another child was doing something that they had been specifically selected for, and ds brazenly asked if he could go too, it got him into trouble at school

Unless there's a lot more to this story (tantrums/meanness/inability to acceot a refusal) why on Earth would this get him into trouble?

Sam is going to a theme park for winning a competition. 'Can I go too?' asks ds. 'No ds, it was a prize and you didn't win'. 'Ohhh ok'.

I really don't get any of the problem tbph.

BastardBloodAndSand Sat 18-Mar-17 09:05:59

I asked to have a go on my friends stair lift blush

SaucyJack Sat 18-Mar-17 09:06:01

Does he think he's being funny?

Soapandglory Sat 18-Mar-17 09:06:08

No autism diagnosis. His reception teacher used to say he was inappropriate at times but could never give examples. No major issues since then but he seems to be having a tough year at school.

Academically he's on target but I get the impression people are taken aback by his boldness.

TheDowagerCuntess Sat 18-Mar-17 09:08:22

It's quite normal for kids of that age to be socially confident, without being socially competent.

It's possible that he'll slowly cop on and grow out of it.

I also read that part of the OP in the same way as Peridot and wondered if there was more to it.

Soapandglory Sat 18-Mar-17 09:15:13

No he definitely doesn't think he's being funny, in fact he's mortified if he annoys someone.

The school thing, the child had been chosen for a gift and talented workshop. The child had told ds at playtime and ds asked the child if he could come. The child told ds he'd ha e to ask Mrs X, then ds had taken it upon himself to go up to the teacher involved with the boy and tell her 'I want to go to the workshop too'.

That teacher then told ds class teacher who apparently yelled at him for being rude.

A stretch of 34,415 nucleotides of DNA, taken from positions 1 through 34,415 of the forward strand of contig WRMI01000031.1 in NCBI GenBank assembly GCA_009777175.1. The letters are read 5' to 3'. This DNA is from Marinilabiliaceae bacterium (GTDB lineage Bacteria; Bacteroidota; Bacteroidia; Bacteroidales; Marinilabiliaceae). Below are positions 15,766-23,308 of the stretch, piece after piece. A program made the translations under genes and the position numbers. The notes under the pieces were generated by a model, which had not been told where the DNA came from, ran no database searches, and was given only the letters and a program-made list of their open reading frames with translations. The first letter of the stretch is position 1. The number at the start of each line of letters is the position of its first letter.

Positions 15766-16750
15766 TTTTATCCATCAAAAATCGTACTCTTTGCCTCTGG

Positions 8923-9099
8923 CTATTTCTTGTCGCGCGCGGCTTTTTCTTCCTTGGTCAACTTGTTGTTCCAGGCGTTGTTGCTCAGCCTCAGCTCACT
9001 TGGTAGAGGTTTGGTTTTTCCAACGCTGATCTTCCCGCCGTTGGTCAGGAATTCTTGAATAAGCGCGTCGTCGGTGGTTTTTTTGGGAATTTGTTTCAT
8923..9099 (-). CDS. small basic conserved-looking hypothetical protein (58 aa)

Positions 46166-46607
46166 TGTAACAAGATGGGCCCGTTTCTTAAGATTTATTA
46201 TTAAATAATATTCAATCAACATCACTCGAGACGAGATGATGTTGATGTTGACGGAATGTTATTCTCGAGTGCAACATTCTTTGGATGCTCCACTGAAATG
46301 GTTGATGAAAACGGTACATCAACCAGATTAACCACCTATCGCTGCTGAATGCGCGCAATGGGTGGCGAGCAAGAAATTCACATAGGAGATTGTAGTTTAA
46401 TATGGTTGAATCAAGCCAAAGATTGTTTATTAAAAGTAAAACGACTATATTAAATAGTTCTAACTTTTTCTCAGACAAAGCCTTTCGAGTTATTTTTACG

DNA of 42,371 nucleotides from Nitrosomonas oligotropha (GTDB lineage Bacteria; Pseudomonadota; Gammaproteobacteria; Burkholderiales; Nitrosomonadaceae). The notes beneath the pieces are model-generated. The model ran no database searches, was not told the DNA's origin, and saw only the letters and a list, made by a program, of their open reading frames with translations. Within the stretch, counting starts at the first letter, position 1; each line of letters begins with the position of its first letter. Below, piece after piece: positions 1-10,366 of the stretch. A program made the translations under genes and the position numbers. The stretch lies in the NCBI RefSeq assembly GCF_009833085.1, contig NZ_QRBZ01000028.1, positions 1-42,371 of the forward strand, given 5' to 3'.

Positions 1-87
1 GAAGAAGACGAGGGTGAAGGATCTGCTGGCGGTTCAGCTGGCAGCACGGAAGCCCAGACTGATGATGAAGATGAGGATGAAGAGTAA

Soapandglory Sat 18-Mar-17 09:17:15

No he definitely didn't tantrum once he knew he felt embarrassed but it took for me to explain that it was an activity only for that child.

I think it was the way he just boldly stated that he wanted to go.

junebirthdaygirl Sat 18-Mar-17 09:17:59

He is still learning so be patient with him..Actually in all those situations l could see lots of children l teach saying those things and l would just explain quickly and move on..Try not to make a big deal just say l know you would love another go but ha thats not how it works. I thought opening your post that he was totally in your face but it sounds normal enough for a certain type of personality..

MiddleClassProblem Sat 18-Mar-17 09:20:17

That teacher then told ds class teacher who apparently yelled at him for being rude.

What an extreme reaction from a teacher! When he asks these things is his phrasing/tone rude?

Titsywoo Sat 18-Mar-17 09:21:19

My ds is autistic and socially inappropriate but this doesn't sound the same. He just sounds very confident and a bit cheeky. I wouldn't be concerned tbh.

Soapandglory Sat 18-Mar-17 09:21:43

I think there's a lot in the way the adults respond to him.

The coach at football simply laughed and said "no,if everyone had another go we would be here all night". That was that ds sat down.

In the pre school they engage with him, they're being kind, but then he thinks it's ok so keeps on and on.

LoisDF Sat 18-Mar-17 09:24:52

Ahh bless him I feel for him he's just learning his way. Better to be confident that way than shy. Just reassure him and support him especially if he's having a tough year at school.

PeridotPeridot Sat 18-Mar-17 09:27:24